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Professor of Psychological Medicine at King’s College London, President of the Royal College of Psychiatrists, a consultant psychiatrist at King’s College Hospital and at the Maudsley Hospital, where he practices liaison psychiatry. 

Professor Wessely’s principal research interests are the nature and treatment of medically unexplained symptoms and syndromes, clinical epidemiology and military health. 

He has published more than 650 peer reviewed academic papers in these fields and has received over £20million in research funding. 

As well as being Head of the Academic Department of Psychological Medicine at King’s College London (to 2014), he has founded or co-founded research units focusing on chronic fatigue syndrome, gulf war illnesses, clinical trial methods and military health. 

As a result of his research work he has been appointed as a Foundation Senior Investigator for England’s National Institute for Health Research, he serves on numerous government committees for the Department of Health, Cabinet Office and Ministry of Defence and he sits on the World Health Organization work group for stress-related disorders.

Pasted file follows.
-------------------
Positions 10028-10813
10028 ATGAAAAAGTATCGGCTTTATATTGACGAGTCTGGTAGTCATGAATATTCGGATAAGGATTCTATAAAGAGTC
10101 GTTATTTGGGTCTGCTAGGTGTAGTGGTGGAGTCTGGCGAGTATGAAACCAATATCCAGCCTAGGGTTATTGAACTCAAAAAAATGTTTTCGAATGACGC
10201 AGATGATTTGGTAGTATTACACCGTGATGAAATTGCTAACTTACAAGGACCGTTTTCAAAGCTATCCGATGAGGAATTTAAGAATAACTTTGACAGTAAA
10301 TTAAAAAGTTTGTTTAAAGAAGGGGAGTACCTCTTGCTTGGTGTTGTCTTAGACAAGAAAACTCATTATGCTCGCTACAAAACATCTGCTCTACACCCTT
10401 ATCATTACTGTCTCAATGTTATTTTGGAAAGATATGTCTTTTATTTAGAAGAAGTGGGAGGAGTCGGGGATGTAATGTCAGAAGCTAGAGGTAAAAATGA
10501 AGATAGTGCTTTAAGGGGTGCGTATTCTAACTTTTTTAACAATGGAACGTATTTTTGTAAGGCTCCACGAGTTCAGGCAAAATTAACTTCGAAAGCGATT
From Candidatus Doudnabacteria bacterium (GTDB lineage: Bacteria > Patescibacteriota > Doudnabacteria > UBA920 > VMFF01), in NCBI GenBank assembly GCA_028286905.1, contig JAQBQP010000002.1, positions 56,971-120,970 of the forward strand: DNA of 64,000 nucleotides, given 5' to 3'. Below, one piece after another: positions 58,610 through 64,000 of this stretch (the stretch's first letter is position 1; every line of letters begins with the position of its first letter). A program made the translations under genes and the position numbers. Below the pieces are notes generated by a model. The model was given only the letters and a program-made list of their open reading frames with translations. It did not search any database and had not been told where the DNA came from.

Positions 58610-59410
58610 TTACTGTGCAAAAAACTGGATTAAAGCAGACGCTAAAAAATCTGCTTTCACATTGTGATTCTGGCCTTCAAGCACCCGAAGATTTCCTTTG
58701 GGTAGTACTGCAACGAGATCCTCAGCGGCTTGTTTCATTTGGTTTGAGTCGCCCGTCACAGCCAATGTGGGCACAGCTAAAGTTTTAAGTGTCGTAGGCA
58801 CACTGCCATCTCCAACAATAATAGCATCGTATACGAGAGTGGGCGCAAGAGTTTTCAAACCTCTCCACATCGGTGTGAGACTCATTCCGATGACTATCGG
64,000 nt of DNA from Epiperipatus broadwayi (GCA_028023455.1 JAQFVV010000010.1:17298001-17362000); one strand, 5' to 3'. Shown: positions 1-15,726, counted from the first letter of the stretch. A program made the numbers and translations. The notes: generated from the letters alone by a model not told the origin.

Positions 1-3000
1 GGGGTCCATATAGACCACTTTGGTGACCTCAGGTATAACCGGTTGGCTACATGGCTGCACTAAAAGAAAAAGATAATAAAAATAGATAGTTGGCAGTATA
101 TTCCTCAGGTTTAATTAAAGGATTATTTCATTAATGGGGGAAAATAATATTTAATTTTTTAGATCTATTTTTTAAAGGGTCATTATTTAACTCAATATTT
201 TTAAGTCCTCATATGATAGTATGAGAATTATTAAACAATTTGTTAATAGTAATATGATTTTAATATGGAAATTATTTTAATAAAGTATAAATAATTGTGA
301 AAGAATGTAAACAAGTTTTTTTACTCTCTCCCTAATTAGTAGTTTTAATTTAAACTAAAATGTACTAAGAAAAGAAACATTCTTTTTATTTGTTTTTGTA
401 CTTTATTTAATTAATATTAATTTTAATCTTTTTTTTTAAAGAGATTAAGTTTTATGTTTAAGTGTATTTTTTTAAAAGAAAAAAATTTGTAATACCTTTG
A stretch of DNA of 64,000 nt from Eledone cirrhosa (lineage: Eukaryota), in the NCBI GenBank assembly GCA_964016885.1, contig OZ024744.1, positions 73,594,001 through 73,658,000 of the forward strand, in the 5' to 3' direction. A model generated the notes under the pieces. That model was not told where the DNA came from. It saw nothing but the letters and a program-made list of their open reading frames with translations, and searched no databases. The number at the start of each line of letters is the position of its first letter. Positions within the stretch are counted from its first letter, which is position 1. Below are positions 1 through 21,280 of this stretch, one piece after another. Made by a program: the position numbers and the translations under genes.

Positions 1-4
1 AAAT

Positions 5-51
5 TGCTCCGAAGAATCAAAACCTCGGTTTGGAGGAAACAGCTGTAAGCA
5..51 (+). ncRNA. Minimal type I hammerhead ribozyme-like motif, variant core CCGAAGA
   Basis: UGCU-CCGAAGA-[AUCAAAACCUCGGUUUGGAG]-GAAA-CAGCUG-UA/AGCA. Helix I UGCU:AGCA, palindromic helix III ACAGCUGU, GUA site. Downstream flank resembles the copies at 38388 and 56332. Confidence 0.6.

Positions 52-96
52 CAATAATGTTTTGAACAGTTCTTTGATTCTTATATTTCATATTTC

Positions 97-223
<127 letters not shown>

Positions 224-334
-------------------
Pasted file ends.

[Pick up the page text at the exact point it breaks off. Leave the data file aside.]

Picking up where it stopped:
Research interests 

Unexplained symptoms and syndromes, such as chronic fatigue syndrome, gulf war syndrome and related issues. Main research at present is a long term cohort study of the physical and mental health of the British Armed Forces. 

Research Groups

NIHR Maudsley Biomedical Research Centre 

Expertise and Public Engagement

The world’s first Regius Professorship of Psychiatry was inaugurated in May 2017 at a special celebration at the Institute of Psychiatry, Psychology & Neuroscience (IoPPN). Professor Sir Simon Wessely has been appointed to the prestigious role, which is King’s College London’s first ever Regius Professorship. 

Diverting from tradition, the Professor Sir Simon Wessely's inaugural 'lecture' included a panel discussion reflecting on the recent rise in mental disorders in younger people, which Sir Simon said was 'perhaps the first true risk in psychiatric disorders in this country in several generations'.